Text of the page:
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Students take to Twitter to demand racial equality

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The killings of Ahmaud Arbery, Breonna Taylor, George Floyd, and Tony McDade brought long overdue conversations about anti-Black racism—and police brutality against Black communities—into the mainstream.

But at the University of Michigan Law School and Northwestern Pritzker School of Law, it took hundreds of emails from students and alumni before Deans Mark West and Kim Yuracko would publicly state “Black Lives Matter.” Their failure to center the needs of Black students specifically, and students of color more generally, is not surprising. It is representative of our entire experience in law school. It would be dangerous to characterize their failures as a one-off mistake.

This was the final straw for all of us. Individually, we took to Twitter as a last-ditch effort to be heard. In the process, we found a community and a movement. As the leaders behind #MLawLoud and #NLawIndifference, we stand on the shoulders of giants; the law students of color who fought to make law school and the legal world a better place for us. Like those students, we have been actively engaged in fighting for greater representation and inclusivity in our schools. We have fought for town halls and meetings with our deans to address the lack of BIPOC faculty, the absence of a critical race theory curriculum, and the general day-to-day racism we face from our peers, professors, and administrators. But our schools wait us out until we graduate, proposing meeting after meeting and making no real promises to change.   

The same people we are petitioning for institutional equity are the gatekeepers of our educational opportunities. As much as we want to push harder for change for those who come after us, we watch our words to avoid alienating the offices that are entrusted with the power to select students for prestigious opportunities.

But the silencing goes even deeper. As women of color, we learned early on, both in law school and in life, that it is dangerous for those with marginalized identities to speak out. Our law schools pride themselves on being spaces for academic debate and disagreement, but our humanity should not be up for debate. In our experiences, professors and administrators exploit “freedom of speech” and “academic freedom” to mask a persistent indifference to racism.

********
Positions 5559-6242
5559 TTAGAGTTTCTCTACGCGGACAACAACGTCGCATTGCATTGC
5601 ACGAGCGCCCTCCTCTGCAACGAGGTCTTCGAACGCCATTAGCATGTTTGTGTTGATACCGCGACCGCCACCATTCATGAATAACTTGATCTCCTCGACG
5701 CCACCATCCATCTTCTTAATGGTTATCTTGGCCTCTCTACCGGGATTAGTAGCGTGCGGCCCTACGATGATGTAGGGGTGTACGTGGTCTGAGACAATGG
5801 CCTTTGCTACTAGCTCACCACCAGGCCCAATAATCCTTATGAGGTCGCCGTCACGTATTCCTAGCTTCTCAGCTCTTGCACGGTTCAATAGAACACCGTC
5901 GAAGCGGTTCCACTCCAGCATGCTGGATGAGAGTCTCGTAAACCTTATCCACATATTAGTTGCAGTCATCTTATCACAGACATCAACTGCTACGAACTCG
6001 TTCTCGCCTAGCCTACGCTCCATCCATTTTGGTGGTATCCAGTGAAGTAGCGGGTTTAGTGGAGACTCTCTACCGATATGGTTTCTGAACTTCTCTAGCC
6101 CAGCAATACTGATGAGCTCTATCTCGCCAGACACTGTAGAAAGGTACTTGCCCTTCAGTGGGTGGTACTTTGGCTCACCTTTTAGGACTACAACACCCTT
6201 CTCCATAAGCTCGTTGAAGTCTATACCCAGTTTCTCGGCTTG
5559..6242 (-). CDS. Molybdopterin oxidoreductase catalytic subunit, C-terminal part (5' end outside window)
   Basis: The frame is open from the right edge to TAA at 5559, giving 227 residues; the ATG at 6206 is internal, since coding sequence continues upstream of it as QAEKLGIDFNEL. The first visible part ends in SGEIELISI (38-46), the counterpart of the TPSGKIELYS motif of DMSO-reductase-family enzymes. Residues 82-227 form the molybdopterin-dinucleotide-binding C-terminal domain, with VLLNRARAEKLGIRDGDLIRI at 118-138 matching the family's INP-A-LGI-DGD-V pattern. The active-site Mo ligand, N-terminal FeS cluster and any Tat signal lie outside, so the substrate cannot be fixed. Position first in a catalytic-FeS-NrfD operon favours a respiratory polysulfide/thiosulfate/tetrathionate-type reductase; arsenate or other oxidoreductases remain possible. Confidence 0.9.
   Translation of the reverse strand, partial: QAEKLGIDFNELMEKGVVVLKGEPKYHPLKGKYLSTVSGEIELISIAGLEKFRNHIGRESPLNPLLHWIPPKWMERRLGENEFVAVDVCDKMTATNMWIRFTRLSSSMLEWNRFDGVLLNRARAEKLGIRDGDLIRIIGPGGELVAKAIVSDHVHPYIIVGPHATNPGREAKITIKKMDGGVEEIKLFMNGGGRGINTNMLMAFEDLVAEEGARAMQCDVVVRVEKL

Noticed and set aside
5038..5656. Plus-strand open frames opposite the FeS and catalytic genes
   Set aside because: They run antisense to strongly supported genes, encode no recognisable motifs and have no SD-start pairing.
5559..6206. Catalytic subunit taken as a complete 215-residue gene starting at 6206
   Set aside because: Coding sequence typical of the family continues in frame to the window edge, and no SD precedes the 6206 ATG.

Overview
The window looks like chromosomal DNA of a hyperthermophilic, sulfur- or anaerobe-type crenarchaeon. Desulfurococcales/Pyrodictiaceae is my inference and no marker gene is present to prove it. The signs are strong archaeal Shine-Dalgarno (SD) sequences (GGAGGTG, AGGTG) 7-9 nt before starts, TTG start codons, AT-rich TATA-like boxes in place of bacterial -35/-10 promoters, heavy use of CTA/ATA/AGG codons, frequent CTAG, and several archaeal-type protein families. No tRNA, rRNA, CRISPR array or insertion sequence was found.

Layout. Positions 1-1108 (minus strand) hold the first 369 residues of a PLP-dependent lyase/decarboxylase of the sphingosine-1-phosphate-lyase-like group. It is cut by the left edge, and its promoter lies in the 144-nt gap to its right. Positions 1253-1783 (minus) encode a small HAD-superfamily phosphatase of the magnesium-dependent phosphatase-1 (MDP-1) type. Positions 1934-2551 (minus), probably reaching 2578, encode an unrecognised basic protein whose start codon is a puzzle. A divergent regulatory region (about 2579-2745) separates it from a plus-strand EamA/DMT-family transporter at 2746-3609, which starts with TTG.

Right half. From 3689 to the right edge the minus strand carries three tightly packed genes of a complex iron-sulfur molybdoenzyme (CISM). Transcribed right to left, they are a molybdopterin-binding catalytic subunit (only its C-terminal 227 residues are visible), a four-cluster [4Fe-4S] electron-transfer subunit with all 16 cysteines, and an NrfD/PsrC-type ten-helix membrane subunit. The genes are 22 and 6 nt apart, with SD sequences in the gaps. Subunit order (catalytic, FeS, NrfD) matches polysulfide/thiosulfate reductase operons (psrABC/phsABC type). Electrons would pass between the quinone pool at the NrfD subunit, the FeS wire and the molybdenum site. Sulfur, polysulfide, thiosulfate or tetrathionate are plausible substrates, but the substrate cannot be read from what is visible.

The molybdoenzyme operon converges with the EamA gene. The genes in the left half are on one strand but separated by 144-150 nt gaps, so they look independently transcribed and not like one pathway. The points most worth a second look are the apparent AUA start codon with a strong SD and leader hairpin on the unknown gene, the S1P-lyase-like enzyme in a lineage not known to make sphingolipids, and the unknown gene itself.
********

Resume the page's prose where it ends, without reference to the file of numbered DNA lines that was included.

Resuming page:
The irony here is that law schools actively ignore the many ways in which racism silences students of color. They actively perpetuate that silence by reminding us when we do speak out that we are lucky to be in these prestigious institutions at all.

We broke our silence because it has contributed to the lack of meaningful progress in dismantling racism in our schools. We have consistently provided our schools with roadmaps for creating change, but they dismiss us with superficial solutions, like creating scholarships for students “committed to racial justice work” or pointing to clinical work addressing racial injustice outside of the law school, instead. What problem does a scholarship for people “committed to racial justice work” solve if, assuming it is even awarded to a student of color, that student must endure racism to receive their promised prize?

These surface solutions distort the deep structural issues and maintain the status quo. As women of color, we are tired of our schools paying lip service to diversity and inclusion but being complicit in institutional racism.

The conversation this month may have been sparked by our deans’ failure to speak out, but the blame is not theirs alone. Administrators and faculty must recognize their role in harming BIPOC students, professors, and staff. They must understand that studying racial bias, litigating civil rights cases, or generally having “good intentions” does not prevent them from being racist. They must say, without pause and fear of repercussions, that Black Lives Matter. Then, they must prove it.

Meaningful action must follow. Financially invest in Black students. Pay for ongoing student labor. Actively seek out mentees so that your BIPOC colleagues are not buried by the insurmountable and unrewarded task of uplifting an entire community. Stop relying on your BIPOC students to facilitate conversations about race. Know and understand that racism goes beyond Dred Scott and Plessy v. Ferguson. Call out the ways in which the law has been used to legalize oppression, and not just in the expected classes. Diversify your curricula in contracts and tax. Listen to the Black Law Students Associations across the country who have spoken out against your complacency and implement their demands.

The legal profession has historically worked to keep Black women and other women of color like us out. But we are here anyway. We are not going anywhere. We have made it this far because of the women of color, and particularly Black women, who came before us to shatter glass ceilings and pull us up. We are grateful for the opportunities that women like Charlotte E. Ray, Pauli Murray, and Constance Baker Motley have created for us, but the burden should never have been theirs alone.

It is past time for the institutions that feature us in their diversity brochures to truly support us. Administrators and tenured faculty members can no longer absolve themselves of their role in perpetuating white supremacy. As protests continue and Americans around the country lose faith in legal institutions, stability and the rule of law depend on legal scholars and practitioners who are equipped to call out injustice. It is time for our institutions to step up and be equal partners in the fight against racism. The legitimacy of the legal profession depends on it.